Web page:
Sectors of American Judaism: Reform, Orthodoxy, Conservatism, and Reconstructionism

By Jacob Neusner | Go to book overview

20
A SOCIOLOGICAL ANALYSIS OF CONTEMPORARY ORTHODOXY

CHARLES S. LIEBMAN

Who in fact are the Orthodox Jews? One part of the answer concerns the social and economic groups in American Jewry sympathetic to Orthodoxy. Professor Liebman answers that question by asking another: Who is accessible to the power of the Orthodox position? The answer to that question, it is clear, is not wholly to be derived from sociological facts. At the same time we learn about those Jews, whom we have already met, who are so new to America as not yet to have divided themselves among the established social and cultural groupings, and who are so totally Jewish in upbringing and perspective as to render the inquiry of sociology peripheral and unimportant.

For Orthodoxy as a social phenomenon is less important than Orthodoxy as a religious state, and Orthodox communities are shaped around religious beliefs, rather than--or despite the power of--social position or economic status. Still, in the analysis of Orthodoxy itself, we are able to make important distinctions based upon the position of the Orthodox person in society. It is here that Liebman proves most illuminating.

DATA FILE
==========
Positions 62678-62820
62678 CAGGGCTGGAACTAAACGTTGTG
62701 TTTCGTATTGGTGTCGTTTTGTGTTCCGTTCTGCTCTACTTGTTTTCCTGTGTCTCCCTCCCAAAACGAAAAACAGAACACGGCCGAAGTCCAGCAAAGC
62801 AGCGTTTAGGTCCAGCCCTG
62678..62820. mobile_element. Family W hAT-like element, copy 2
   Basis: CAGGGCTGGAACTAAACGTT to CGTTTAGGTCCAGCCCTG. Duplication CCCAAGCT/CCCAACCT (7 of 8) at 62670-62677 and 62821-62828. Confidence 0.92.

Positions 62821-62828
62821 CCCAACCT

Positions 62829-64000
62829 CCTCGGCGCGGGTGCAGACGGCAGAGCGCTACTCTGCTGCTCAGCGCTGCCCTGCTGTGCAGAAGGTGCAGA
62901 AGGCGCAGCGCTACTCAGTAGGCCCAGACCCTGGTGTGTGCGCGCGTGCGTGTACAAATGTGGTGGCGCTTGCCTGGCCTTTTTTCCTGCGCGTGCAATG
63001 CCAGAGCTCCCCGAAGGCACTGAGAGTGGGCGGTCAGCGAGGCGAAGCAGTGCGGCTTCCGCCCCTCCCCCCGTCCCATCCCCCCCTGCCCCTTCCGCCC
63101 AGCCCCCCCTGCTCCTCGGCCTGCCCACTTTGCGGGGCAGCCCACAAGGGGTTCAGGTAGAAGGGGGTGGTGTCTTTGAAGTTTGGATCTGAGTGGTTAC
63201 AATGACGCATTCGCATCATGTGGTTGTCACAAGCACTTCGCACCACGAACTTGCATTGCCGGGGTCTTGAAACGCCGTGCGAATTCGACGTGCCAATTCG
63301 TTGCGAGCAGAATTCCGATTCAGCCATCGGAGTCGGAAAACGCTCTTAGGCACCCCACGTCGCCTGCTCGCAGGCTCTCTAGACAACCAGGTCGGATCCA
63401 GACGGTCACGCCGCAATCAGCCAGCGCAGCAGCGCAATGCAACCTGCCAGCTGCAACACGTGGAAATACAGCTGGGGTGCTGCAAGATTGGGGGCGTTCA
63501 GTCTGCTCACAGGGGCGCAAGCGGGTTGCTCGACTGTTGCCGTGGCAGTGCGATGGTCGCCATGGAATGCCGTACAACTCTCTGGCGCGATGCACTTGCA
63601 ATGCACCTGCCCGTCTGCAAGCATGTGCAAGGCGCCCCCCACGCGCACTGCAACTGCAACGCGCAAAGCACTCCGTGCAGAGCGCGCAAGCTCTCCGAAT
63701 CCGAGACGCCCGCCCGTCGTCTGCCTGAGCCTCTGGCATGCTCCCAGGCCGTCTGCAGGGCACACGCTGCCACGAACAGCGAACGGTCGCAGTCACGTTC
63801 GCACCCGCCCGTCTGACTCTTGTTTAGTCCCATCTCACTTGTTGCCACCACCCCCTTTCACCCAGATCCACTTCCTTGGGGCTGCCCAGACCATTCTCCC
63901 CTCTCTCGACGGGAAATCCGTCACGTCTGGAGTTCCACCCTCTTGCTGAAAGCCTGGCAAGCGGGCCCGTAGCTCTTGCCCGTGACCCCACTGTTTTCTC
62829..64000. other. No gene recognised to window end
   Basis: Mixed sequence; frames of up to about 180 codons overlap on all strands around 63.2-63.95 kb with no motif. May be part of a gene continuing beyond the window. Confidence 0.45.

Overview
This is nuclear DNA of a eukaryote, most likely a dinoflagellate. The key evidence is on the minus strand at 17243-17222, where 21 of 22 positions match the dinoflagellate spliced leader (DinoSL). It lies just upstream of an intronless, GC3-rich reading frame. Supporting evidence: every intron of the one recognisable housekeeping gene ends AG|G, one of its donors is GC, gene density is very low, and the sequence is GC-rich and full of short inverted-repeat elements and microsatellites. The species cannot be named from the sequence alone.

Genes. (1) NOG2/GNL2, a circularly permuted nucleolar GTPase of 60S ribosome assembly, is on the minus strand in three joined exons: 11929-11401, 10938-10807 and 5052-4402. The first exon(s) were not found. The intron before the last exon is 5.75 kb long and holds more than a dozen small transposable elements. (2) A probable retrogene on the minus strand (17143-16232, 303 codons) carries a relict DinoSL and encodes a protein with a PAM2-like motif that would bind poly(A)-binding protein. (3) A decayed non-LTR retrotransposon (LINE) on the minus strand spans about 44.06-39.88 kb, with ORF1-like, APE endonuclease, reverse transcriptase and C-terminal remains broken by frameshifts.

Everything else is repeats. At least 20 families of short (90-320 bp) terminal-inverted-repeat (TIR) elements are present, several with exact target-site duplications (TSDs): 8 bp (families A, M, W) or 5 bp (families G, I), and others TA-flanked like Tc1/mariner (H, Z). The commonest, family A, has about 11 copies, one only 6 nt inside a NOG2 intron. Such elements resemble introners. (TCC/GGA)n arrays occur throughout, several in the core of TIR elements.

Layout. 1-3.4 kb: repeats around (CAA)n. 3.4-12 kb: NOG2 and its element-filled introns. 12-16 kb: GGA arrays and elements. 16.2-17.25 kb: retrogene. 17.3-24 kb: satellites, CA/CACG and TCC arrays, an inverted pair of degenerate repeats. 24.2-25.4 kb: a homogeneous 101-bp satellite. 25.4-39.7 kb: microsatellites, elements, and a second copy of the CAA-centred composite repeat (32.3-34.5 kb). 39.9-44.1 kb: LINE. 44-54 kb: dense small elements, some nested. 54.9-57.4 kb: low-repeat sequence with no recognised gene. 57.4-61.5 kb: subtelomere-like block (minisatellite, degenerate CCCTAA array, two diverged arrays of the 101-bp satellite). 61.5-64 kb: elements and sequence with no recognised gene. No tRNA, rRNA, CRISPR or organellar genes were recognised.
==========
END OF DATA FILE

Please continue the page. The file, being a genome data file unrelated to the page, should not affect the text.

At the same time he tells us about a group we should hardly have assumed to be Orthodox at all: Non-observant people who see themselves as Orthodox. They too constitute an important datum in the study of the religiosity of American Jews, especially since Reform and Conservative Judaism gain considerable strength from non-observant people of the same sort. Yet important numbers of superficially secular people continue to identify themselves as Orthodox, and that presents an important evidence on the vitality of the Orthodox alternative in Judaism.

American Orthodoxy, in contrast to almost all other groups in Jewish life, has, until most recently, lacked a degree of self-consciousness. This is not surprising. One of Orthodoxy's greatest sources of strength in the past has been in viewing itself as completely identified with all of Jewish history and tradition. Hence it saw no particular rea

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